query_cache_min_res_unit = 256

query_prealloc_size = 65K

range_alloc_block_size = 128K

read_rnd_buffer_size = 1M

record_buffer = 1M

read_buffer_size = 4M

join_buffer_size = 2M

sort_buffer_size = 2M

bulk_insert_buffer_size = 8M

long_query_time = 2

sync_binlog = 1

log_bin = /var/log/mysql/mysql-bin.log

expire_logs_days = 5

max_binlog_size = 100M

innodb_additional_mem_pool_size = 64M

innodb_buffer_pool_size = 4096M

innodb_log_file_size = 256M

innodb_log_files_in_group = 2

innodb_log_buffer_size = 32M

innodb_open_files = 16384

open-files-limit = 16384

max_tmp_tables = 1024

table_open_cache = 2048

#tmp_table_size = 512M

#max_heap_table_size = 512M

wait_timeout = 1200

 

As I said, explanations will be later on, all parameters could be found in on MySQL manual.

 

Now most annoying, but where important for overall productivity of PHP Web server – PHP5-FPM.

 

I will provide configuration of 3 files:

php.ini

main.conf

www.conf

 

I change only 4 parameters in this file /etc/php5/fpm/php.ini:

 

memory_limit = 256M

post_max_size = 8M

upload_max_filesize = 10M

max_file_uploads = 20

 

and add support of APC with the following string:

 

extension=/usr/lib/php5/20090626/apc.so

 

This is it for php.ini

 

Now php handler parameters which could be found in /etc/php5/fpm/main.conf:

 

[global]

pid = /var/run/php5-fpm.pid

error_log = /var/log/php5-fpm.log

emergency_restart_threshold = 0

emergency_restart_interval = 0

process_control_timeout = 0

daemonize = yes

include =/etc/php5/fpm/pool.d/*.conf

 

And now /etc/php5/fpm/pool.d/www.conf:

[www]

listen = 127.0.0.1:9000

;listen = /tmp/php5-fpm.sock

listen.backlog = 65536

user = www-data

group = www-data

pm = dynamic

pm.max_children = 16

;pm.start_servers = 12

;pm.min_spare_servers = 8

;pm.max_spare_servers = 16

pm.max_requests = 1536

pm.status_path = /status

request_terminate_timeout = 0

rlimit_files = 65536

rlimit_core = unlimited

catch_workers_output = no

 

Please not that all configuration files above are not for simple copy paste but for understanding the idea why the values are like these.

 

It’s not recommended to use PHP5-FPM via unix socket for more than 300+ concurrent connections due to you will definitely get nasty error: sock failed (11: Resource temporarily unavailable) or connect() failed (11: Resource temporarily unavailable) depending on your version, (you may need to increase start_servers, or min/max_spare_servers), and and every 5th page will be return Error 502. By using tcp/ip as a handler you will get more stability but will loose around 10 connection on each 100 concurrent connection in performance.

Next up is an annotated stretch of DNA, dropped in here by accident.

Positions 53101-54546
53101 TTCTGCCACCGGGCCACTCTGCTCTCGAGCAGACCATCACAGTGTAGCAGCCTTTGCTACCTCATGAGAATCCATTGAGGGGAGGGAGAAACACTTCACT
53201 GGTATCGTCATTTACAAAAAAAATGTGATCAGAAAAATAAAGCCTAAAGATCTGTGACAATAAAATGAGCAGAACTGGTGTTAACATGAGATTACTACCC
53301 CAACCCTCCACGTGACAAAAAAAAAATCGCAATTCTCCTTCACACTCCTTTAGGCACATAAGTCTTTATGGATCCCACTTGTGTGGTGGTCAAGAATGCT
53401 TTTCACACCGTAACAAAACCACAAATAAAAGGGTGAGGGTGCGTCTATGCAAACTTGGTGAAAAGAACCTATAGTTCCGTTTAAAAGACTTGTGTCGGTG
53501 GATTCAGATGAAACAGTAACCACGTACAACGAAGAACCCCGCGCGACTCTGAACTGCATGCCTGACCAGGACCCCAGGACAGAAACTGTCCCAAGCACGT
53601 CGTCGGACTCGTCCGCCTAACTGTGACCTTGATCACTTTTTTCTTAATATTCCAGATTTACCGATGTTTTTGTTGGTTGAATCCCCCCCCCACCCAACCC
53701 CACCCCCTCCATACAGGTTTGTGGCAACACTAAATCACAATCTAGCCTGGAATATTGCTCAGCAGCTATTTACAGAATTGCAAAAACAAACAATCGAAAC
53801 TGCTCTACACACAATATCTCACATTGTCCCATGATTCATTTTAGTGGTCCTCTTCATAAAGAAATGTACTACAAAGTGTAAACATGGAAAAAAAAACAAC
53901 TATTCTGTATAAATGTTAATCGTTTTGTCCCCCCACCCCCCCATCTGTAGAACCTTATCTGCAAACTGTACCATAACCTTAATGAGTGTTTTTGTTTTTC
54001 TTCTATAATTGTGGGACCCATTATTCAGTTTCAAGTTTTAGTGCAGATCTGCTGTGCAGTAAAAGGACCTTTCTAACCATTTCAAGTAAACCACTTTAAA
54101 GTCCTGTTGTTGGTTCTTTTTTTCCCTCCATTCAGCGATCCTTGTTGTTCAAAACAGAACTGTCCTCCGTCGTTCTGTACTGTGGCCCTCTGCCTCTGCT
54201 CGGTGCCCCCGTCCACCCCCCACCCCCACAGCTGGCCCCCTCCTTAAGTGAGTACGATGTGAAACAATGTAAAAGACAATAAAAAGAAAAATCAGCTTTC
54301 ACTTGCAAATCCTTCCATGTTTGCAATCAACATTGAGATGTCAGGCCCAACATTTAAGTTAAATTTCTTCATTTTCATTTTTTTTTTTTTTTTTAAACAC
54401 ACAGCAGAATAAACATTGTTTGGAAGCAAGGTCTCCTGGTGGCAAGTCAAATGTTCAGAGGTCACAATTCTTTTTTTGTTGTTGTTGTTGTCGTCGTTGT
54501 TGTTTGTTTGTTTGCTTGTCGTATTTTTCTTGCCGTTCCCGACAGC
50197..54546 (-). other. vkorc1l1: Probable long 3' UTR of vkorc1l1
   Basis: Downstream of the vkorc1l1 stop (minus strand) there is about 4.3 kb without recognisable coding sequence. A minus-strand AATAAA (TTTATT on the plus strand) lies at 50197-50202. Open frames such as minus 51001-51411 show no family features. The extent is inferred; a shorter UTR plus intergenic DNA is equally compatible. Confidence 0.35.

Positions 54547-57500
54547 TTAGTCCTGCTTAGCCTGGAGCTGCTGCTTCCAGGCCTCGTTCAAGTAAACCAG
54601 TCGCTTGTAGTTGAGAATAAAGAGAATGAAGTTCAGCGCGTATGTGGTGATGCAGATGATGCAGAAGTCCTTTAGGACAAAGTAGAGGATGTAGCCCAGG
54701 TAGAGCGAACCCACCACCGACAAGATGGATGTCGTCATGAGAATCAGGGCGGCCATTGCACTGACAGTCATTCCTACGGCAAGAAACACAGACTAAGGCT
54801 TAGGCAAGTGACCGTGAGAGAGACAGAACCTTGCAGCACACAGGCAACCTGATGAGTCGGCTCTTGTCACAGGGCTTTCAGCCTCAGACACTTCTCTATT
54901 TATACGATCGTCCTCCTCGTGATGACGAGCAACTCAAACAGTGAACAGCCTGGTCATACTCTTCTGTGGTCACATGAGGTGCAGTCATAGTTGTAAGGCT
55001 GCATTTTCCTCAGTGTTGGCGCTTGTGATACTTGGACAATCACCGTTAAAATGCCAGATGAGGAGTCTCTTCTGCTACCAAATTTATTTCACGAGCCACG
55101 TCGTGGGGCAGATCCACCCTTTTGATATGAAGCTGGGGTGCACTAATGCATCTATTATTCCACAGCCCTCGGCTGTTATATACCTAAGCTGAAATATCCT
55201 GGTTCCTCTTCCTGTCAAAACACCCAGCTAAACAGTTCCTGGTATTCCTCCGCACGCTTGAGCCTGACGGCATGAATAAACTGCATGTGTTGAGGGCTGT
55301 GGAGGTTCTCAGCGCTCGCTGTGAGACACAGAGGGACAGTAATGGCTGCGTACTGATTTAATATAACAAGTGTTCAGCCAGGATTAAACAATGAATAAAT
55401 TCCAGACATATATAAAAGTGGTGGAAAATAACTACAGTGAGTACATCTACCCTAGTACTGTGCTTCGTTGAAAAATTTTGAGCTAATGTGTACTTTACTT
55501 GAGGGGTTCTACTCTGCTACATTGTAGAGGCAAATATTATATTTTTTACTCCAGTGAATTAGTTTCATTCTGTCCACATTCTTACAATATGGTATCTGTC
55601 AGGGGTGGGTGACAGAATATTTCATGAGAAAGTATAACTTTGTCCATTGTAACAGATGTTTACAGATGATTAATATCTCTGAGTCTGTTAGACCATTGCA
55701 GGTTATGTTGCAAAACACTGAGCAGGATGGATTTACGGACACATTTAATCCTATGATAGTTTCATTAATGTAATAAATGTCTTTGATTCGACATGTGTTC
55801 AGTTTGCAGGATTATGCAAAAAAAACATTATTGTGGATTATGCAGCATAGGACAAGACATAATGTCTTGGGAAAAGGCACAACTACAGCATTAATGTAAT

And the other 2 tricky things to make it to run more smoothly is to gracefully restart PHP5-FPM every 9 minutes and clear the Query Cache on MySQL every 8 minutes. Again, the time depends on your load and content of your project.

 

For doing that you need Cron up and running and two files with special commands to execute:

 

To set the cron, you need crontab -e to set the time of execute and path to the files:

 

*/8 * * * * /etc/cron.my/mysql_query_flash

*/9 * * * * /etc/init.d/php5-fpm reload

 

Here the script of the /etc/cron.my/mysql_query_flash file:

mysql -u root -pYOURPASSWORD -e “flush query cache”;

 

 

Nginx configuration. Nothing interesting and tricky here.

 

As for/etc/nginx/nginx.conf file here you are:

 

user www-data;

worker_processes 8;

pid /var/run/nginx.pid;

timer_resolution 100ms;

worker_rlimit_nofile 32768;

worker_priority -5;

events {

worker_connections 4096;

multi_accept on;

use epoll;

}

http {

sendfile on;

tcp_nopush on;

tcp_nodelay on;

keepalive_timeout 60;

types_hash_max_size 2048;

server_tokens off;

server_names_hash_bucket_size 64;

server_name_in_redirect off;

client_body_buffer_size 8K;

client_header_buffer_size 2k;

client_max_body_size 16k;

large_client_header_buffers 4 2k;

include /etc/nginx/mime.types;

default_type application/octet-stream;

access_log off ; #/var/log/nginx/access.log;

error_log /var/log/nginx/error.log;

gzip on;

gzip_disable “msie6”;

gzip_vary on;

gzip_proxied any;

gzip_comp_level 6;

gzip_buffers 64 8k;

gzip_min_length 1024; gzip_http_version 1.1;

gzip_types text/plain text/css application/json application/x-javascript text/xml application/xml application/xml+rss text/javascript;

include /etc/nginx/conf.d/*.conf;

}

 

APC configuration /etc/php5/conf.d/apc.ini I left in default setting but only increased the RAM parameter:

 

apc.shm_size = 128M

 

For now this is it. I use STATUS module from nginx that is quite informative and here is the average result during the Saturday and Sunday when I have the highest load.

I’m quite proud of it!

Active connections: 2617
server accepts handled requests
 62950 62950 300560
Reading: 198 Writing: 81 Waiting: 2338